As organizations mature their cybersecurity strategy and look for ways to more comprehensively secure their environment and assets, application security (AppSec) is of paramount importance. As threats grow in complexity and developer environments are becoming an often-targeted area, organizations must continually adapt their security strategies to safeguard their applications and software development lifecycle (SDLC). Two traditional AppSec security tools have emerged as foundational: Software Composition Analysis (SCA) and Static Application Security Testing (SAST).
Both of these tools provide distinct yet complementary approaches to enhancing AppSec, making them invaluable components in the toolkit of any organization dedicated to maintaining robust cybersecurity.
This article delves into more details around SCA and SAST, defining their methodologies, their histories, and highlighting their benefits and potential limitations. It also offers guidance on when to utilize each tool. The goal is to provide a comprehensive understanding of these key AppSec tools, helping organizations optimize their cybersecurity frameworks and navigate ever-increasing complex environments to protect against software supply chain threats.
Understanding the Terms: SCA & SAST
Two techniques that are quite important in the world of application security testing (AST) are Software Composition Analysis (SCA) and Static Application Security Testing (SAST). Each of them offer a unique approach to safeguarding applications from potential security threats, and it’s important to understand their application context, strengths, and weaknesses. By exploring SCA security as well as comparing SAST vs SCA, we can better navigate the complex landscape of cybersecurity.
Software Composition Analysis (SCA): What is the SCA and its meaning?
Software Composition Analysis (SCA) serves as a proactive measure in identifying potential security vulnerabilities. As an automated procedure, it meticulously keeps track of every open-source component within an application's codebase. This not only gives developers a comprehensive view of the components they are working with, but also enables them to evaluate security, license compliance, and code quality.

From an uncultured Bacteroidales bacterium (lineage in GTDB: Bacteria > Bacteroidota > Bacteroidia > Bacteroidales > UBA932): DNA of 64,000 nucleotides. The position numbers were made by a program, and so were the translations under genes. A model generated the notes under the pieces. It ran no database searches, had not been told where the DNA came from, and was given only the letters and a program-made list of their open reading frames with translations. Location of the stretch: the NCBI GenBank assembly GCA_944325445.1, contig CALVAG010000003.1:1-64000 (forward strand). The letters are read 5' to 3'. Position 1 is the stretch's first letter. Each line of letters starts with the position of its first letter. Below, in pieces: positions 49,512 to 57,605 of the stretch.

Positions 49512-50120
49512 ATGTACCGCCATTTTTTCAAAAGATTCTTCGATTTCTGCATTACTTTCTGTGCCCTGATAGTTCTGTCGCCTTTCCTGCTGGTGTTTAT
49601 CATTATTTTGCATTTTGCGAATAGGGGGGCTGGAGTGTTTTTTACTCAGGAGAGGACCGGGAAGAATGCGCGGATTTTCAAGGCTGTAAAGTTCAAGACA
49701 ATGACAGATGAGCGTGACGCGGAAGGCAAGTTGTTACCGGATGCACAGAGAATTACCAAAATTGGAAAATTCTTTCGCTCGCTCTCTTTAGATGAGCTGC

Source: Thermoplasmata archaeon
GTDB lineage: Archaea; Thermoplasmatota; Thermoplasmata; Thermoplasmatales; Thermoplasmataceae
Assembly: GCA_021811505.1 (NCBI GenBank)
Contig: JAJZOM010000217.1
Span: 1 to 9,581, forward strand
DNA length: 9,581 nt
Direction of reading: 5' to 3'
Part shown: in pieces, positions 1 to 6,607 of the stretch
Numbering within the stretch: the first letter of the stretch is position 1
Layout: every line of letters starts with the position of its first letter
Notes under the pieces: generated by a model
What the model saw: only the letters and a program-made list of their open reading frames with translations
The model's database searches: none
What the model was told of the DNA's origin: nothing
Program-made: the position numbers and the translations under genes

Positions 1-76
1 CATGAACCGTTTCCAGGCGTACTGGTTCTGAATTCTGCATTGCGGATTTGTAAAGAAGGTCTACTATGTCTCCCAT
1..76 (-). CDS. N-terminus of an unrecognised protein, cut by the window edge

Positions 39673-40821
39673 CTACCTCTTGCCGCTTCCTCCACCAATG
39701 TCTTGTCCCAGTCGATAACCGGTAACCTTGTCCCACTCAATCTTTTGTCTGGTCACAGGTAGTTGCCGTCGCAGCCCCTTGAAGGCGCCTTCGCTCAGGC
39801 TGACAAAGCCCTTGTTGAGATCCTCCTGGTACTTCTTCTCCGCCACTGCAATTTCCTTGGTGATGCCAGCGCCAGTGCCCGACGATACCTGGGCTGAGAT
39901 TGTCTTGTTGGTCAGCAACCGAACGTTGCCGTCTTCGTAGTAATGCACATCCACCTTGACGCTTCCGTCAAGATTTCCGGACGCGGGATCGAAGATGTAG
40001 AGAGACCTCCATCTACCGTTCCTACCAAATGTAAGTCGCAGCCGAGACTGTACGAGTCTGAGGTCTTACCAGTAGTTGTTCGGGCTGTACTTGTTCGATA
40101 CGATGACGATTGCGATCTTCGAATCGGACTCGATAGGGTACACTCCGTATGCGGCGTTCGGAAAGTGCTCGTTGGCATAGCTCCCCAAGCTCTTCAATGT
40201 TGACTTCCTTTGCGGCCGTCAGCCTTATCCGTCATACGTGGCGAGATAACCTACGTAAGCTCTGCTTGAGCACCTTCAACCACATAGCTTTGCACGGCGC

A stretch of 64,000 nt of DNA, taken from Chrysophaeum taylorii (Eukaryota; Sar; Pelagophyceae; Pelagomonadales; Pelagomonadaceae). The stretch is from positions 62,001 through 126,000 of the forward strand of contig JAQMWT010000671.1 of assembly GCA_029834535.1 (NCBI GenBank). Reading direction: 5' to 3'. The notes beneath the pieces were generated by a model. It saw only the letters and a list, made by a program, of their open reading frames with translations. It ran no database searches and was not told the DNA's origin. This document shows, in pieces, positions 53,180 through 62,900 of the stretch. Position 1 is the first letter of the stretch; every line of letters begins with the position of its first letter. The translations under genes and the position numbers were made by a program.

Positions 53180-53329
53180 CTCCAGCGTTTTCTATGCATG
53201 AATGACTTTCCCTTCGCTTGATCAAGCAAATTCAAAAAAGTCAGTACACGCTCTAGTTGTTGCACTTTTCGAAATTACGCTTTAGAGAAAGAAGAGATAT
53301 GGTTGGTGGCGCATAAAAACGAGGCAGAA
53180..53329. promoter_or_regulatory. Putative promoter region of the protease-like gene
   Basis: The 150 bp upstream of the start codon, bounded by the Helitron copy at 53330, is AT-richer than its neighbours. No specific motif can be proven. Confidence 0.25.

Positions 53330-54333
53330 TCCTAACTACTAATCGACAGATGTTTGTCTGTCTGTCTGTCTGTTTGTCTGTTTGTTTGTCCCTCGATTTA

SCA originally entered the developer lexicon in the early 2000s and emerged as open-source components began gaining popularity in software development. Over the next decade, by 2011, the landscape of software development shifted towards agile methodologies and SCA tools adapted to accommodate the rapid development and iterative nature of agile practices. In 2018, SCA technology was enhanced to deliver insights beyond the application components and paved the way for a more comprehensive vulnerability assessment and mitigation process.
The benefits of Software Composition Analysis (SCA) include:
Time Savings: As an automated process, SCA can significantly reduce the time spent tracking and evaluating open-source components within an application's codebase.
Comprehensive Scans: SCA can scan components as well as libraries, providing a thorough overview of all open-source aspects of an application.
End-to-End SDLC Coverage: SCA can provide complete coverage throughout the Software Development Life Cycle, identifying vulnerabilities that may arise at any stage.
Quick Working Times: Thanks to its automated processes, SCA can quickly evaluate and report on the security, license compliance, and quality of open-source components.
Low False Positive Rates: SCA testing typically yields low false positive rates, minimizing the risk of spending time and resources addressing non-issues.
However, SCA isn’t without its downsides and challenges.
The deployment of SCA can be relatively complex and labor-intensive, potentially taking months to fully operationalize. There can also be a lack of consistency as there is considerable variation in the proprietary databases of Open Source Software (OSS) components across different products and the ones that SCA tools use. Depending on the tool, its vulnerability data may not be as comprehensive. If, for example, it only reports on vulnerabilities officially recognized in the National Vulnerability Database (NVD), it may leave a blind spot in your security strategy where vulnerabilities are identified months after their original discovery.